You probably want to have a robots.txt file for your website. While it’s not required, 99% of websites use it as a rule of thumb. If you’re unfamiliar with this is, it’s a plain text file in your website’s root directory.
It tells search engine crawlers how you would like them to crawl your site. Its primary use is to manage bot traffic and keep your site from being overloaded with requests.
Where this comes in handy in terms of crawlability is limiting which pages Google crawls and indexes. For example, you probably don’t want pages like directories, shopping carts, and tags in Google’s directory.
Of course, this helpful text file can also negatively impact your crawlability. It’s well worth looking at your robots.txt file (or having an expert do it if you’re not confident in your abilities) to see if you’re inadvertently blocking crawler access to your pages.
Some common mistakes in robots.text files include:
- Robots.txt is not in the root directory.
- Poor use of wildcards.
- Noindex in robots.txt.
- Blocked scripts, stylesheets and images.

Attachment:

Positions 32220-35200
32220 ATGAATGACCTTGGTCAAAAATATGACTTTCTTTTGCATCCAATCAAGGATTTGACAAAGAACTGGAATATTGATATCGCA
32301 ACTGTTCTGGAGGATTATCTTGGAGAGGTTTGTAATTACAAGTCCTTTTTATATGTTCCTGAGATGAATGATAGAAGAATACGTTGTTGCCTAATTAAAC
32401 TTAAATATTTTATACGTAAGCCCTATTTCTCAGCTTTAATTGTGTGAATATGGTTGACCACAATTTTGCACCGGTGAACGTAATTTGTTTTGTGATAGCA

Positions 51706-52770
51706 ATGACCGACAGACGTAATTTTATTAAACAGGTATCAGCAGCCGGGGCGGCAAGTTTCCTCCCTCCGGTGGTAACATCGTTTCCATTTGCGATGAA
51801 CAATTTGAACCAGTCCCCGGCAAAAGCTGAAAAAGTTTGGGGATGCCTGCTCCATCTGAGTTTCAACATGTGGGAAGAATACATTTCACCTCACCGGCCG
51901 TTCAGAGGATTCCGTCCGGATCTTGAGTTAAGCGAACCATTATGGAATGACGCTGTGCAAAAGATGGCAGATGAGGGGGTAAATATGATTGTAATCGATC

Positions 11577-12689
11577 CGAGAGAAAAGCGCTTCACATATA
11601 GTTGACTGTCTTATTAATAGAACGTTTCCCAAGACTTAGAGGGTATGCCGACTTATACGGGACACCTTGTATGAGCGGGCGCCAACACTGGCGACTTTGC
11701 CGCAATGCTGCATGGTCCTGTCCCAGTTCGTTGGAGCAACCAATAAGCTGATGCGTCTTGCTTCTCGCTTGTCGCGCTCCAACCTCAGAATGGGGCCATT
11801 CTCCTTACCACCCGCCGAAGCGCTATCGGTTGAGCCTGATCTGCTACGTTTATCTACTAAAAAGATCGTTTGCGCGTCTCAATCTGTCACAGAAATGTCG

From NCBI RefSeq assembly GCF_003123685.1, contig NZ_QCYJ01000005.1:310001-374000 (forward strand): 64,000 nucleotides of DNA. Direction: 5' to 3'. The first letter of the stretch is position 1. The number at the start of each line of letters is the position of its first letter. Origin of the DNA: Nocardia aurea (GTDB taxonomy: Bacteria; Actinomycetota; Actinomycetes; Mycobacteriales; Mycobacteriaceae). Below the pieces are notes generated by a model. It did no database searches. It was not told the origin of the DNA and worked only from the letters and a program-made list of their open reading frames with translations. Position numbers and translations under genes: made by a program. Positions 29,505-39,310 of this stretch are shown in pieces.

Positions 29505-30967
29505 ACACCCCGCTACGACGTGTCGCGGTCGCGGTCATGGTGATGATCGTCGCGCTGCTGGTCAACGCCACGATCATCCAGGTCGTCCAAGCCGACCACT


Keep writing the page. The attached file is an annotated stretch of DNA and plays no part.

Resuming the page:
- No sitemap URL.
For an in-depth examination of each of these issues – and tips for resolving them, read this article.
5. Check Your Canonicalization
Canonical tags consolidate signals from multiple URLs into a single canonical URL. This can be a helpful way to tell Google to index the pages you want while skipping duplicates and outdated versions.
But this opens the door for rogue canonical tags. These refer to older versions of a page that no longer exists, leading to search engines indexing the wrong pages and leaving your preferred pages invisible.
To eliminate this problem, use a URL inspection tool to scan for rogue tags and remove them.
If your website is geared towards international traffic, i.e., if you direct users in different countries to different canonical pages, you need to have canonical tags for each language. This ensures your pages are being indexed in each language your site is using.